The Michael Ballack-to-MLS drumbeat is getting a little bit louder now, it seems.
Goal.com is reporting today that the former Germany captain is in discussion with the league to bring him to MLS this season, citing unnamed sources from both sides of the negotiation. The article lists five teams that would be interested in Ballack's services: Chicago, Montreal, New York, Philly and Seattle.
Based on comments from the player himself, though, it seems that his most likely destination is the Red Bulls.
Fans in New York shouldn't be leaping for joy just yet, though. For one, even players that have shown a legitimate interest in the league have been known to spurn MLS (see: Anelka, Nicolas). Secondly, even if Ballack does sign, his contract with Bayer Leverkusen doesn't end until June 30, and his agent, Michael Becker, said that he won't be leaving before the Bundesliga season is done.
The Philadelphia Union -- in particular, manager Peter Nowak -- have taken a few hits this offseason. Understandly so, considering some of the messy player transactions, such as the sudden flight of goalkeeper Faryd Mondragon and the bizarre Sebastien Le Toux situation. I'm still not clear whether Le Toux was forced to go to Bolton or if he just failed and tried to pass the buck. Either way, he's with Vancouver now.
This all comes on the heels of a late overseas training stint for Danny Mwanga, Kyle Nakazawa's trade to LA, Veljko Paunovic's retirement, and the loss of Justin Mapp in the expansion draft. Plus, don't forget the explanations given by Nowak about Carlos Ruiz's transfer to Mexico.
But there has to be a method to the madness, right? Nowak seems sure. He tweeted this out on Monday in response to a fan's question:
“@Doug_Cutaiar: "I don't need details. Can you just assure me you guys know what you're doing with these moves this off season?” Yes.
— Peter Nowak (@Peter_Nowak) February 14, 2012
That response -- "Yes" -- is so perfect. So simple. So Nowakian.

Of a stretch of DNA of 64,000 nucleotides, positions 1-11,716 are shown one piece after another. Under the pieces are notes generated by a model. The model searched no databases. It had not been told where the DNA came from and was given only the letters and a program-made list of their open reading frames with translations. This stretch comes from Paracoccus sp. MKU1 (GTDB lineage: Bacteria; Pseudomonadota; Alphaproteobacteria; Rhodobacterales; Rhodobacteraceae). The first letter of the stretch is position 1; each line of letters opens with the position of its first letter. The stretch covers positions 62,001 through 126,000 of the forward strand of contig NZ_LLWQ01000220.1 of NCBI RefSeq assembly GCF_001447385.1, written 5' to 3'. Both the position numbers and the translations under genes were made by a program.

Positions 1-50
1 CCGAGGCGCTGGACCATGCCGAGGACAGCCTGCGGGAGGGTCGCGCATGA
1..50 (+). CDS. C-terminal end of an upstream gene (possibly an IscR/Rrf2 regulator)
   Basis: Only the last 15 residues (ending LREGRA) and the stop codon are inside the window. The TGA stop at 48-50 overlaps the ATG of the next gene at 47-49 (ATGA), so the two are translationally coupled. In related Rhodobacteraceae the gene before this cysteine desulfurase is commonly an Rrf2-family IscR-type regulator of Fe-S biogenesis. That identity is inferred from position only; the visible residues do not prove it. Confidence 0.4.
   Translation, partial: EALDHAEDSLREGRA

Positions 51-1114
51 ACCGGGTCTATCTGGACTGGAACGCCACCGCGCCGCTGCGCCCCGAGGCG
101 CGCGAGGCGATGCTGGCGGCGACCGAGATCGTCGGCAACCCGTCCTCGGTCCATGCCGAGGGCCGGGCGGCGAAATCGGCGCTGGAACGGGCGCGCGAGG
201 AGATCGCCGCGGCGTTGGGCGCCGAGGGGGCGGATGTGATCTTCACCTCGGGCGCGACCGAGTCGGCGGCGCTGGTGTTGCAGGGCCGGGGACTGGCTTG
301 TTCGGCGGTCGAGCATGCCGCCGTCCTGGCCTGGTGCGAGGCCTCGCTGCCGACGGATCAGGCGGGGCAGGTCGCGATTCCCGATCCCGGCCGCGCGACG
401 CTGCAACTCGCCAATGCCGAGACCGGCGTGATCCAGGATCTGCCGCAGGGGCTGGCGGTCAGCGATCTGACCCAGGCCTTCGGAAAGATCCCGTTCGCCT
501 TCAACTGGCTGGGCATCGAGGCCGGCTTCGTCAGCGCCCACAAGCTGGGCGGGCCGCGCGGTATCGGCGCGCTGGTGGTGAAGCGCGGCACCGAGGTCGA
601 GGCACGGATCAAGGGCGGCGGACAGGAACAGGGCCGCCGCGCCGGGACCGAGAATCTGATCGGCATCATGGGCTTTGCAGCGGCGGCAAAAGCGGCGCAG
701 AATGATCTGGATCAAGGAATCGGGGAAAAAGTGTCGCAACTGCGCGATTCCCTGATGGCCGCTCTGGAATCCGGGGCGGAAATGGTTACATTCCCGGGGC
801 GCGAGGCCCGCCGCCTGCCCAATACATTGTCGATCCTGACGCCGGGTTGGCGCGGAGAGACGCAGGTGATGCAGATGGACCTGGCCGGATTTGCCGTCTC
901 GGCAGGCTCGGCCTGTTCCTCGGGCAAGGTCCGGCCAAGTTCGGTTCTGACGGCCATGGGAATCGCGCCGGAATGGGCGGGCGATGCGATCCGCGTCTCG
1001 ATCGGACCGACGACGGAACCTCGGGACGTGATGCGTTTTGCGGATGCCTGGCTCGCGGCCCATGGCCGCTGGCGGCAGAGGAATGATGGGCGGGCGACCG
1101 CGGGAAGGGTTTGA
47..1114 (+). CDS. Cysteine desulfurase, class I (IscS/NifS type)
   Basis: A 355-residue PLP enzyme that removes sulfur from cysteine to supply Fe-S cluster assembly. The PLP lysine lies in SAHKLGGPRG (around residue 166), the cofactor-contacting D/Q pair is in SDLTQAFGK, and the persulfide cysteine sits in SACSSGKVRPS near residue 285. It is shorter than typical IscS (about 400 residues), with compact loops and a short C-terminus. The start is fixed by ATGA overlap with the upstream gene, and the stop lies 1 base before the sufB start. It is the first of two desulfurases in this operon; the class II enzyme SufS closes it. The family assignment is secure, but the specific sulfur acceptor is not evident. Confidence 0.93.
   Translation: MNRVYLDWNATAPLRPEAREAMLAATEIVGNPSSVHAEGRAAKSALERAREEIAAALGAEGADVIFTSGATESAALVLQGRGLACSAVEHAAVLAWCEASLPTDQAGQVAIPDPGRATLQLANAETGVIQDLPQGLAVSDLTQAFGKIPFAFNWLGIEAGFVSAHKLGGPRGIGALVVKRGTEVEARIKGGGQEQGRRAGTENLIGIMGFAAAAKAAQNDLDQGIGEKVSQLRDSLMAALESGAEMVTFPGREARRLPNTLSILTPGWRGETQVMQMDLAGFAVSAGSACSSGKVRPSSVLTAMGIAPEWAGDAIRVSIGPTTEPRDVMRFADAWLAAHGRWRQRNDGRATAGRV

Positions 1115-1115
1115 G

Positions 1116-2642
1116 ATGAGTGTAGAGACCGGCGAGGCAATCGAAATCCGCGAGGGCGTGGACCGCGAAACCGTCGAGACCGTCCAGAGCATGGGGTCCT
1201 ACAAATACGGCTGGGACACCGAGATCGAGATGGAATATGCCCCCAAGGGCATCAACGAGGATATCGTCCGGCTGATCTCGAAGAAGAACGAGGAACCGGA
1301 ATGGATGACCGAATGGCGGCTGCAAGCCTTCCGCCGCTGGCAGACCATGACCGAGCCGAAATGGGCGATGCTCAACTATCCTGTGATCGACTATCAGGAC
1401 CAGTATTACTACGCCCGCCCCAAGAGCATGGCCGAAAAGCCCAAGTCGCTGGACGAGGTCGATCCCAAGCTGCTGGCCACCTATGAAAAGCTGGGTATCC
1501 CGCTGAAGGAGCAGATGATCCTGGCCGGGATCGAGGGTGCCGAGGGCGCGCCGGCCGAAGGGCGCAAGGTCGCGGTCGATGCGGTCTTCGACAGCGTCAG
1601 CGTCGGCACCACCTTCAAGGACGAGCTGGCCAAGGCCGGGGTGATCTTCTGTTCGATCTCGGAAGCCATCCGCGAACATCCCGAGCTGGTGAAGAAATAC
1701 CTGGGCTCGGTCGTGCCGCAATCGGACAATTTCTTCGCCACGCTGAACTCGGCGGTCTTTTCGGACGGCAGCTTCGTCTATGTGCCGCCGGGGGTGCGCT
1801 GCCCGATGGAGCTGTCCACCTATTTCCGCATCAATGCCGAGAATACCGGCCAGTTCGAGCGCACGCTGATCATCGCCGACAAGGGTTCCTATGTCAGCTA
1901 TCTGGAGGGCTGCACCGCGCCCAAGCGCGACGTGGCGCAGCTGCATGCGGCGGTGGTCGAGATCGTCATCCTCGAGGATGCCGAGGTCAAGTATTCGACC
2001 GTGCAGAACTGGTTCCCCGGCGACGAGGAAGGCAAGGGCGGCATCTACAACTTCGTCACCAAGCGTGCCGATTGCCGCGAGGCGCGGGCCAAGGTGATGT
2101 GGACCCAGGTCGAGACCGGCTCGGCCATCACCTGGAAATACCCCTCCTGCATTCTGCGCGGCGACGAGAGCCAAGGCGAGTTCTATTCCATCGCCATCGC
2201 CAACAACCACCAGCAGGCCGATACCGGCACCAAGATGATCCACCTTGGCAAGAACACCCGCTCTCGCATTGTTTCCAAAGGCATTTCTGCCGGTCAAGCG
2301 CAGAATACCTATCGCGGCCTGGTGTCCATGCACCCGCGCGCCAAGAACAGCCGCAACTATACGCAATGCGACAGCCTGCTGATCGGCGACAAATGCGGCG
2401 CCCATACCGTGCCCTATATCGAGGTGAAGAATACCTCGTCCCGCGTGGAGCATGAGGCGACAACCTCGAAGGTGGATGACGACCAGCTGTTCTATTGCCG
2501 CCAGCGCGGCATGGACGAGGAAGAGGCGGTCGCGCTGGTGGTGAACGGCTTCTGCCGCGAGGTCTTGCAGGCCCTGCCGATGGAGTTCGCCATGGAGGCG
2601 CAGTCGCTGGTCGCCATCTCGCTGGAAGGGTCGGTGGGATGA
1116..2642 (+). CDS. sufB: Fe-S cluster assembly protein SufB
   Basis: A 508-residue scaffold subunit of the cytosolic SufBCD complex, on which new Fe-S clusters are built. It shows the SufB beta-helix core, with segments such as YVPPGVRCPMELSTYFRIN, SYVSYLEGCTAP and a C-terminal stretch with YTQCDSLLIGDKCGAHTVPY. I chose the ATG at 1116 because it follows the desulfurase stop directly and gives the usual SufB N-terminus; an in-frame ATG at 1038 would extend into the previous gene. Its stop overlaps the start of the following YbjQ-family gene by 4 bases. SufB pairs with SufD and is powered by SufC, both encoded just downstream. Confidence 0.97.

Lest any of the second-guessers forget, Nowak and the Union are still on the correct trajectory for a club born just two years ago. That is, in Year 2, they improved over Year 1, and even made the playoffs.
So despite the departures and the confusing aftermaths, at some point, everyone needs to have a little faith and give Nowak the benefit of the doubt. After all, he's succeeded everywhere he's been. And so far, he's succeeding in Philly.
En nuestra última edición del podcast Tiro Libre tuvimos el placer de platicar con el volante colombiano de San Jose Earthquakes Tressor Moreno, quien jugó para la selección Colombia como #10 entre el 2000 y 2008. El volante aseguró que aún espera con tener un llamado al seleccionado nacional y esto me puso a pensar: ¿será Tressor el mejor mediocampista colombiano que tiene la MLS actualmente?
Después miré los nombres y me di cuenta que la respuesta no tan simple. En 2011, Diego Chara brilló con los Portland Timbers y es el único jugador colombiano en la MLS en haber sido llamado a la selección de su país en los últimos años. Joven, fuerte y preciso. Puede que él sea el mejor...
Pero, ¿y David Ferreira?
El ‘torito’ de FC Dallas fue, indudablemente, el mejor jugador de la MLS en 2010. Una dura lesión lo marginó de las canchas en 2011, pero se espera que regrese este año. Seguro que este señor jugador tiene que ser el mejor… yo ya ni se. Eso sin contar la maestría del emblemático ex capitán del Millonarios Rafael Robayo (ahora con Chicago Fire) o el también seleccionado colombiano Jaime Castrillón, proveniente del Independiente Medellín (ahora con Colorado Rapids).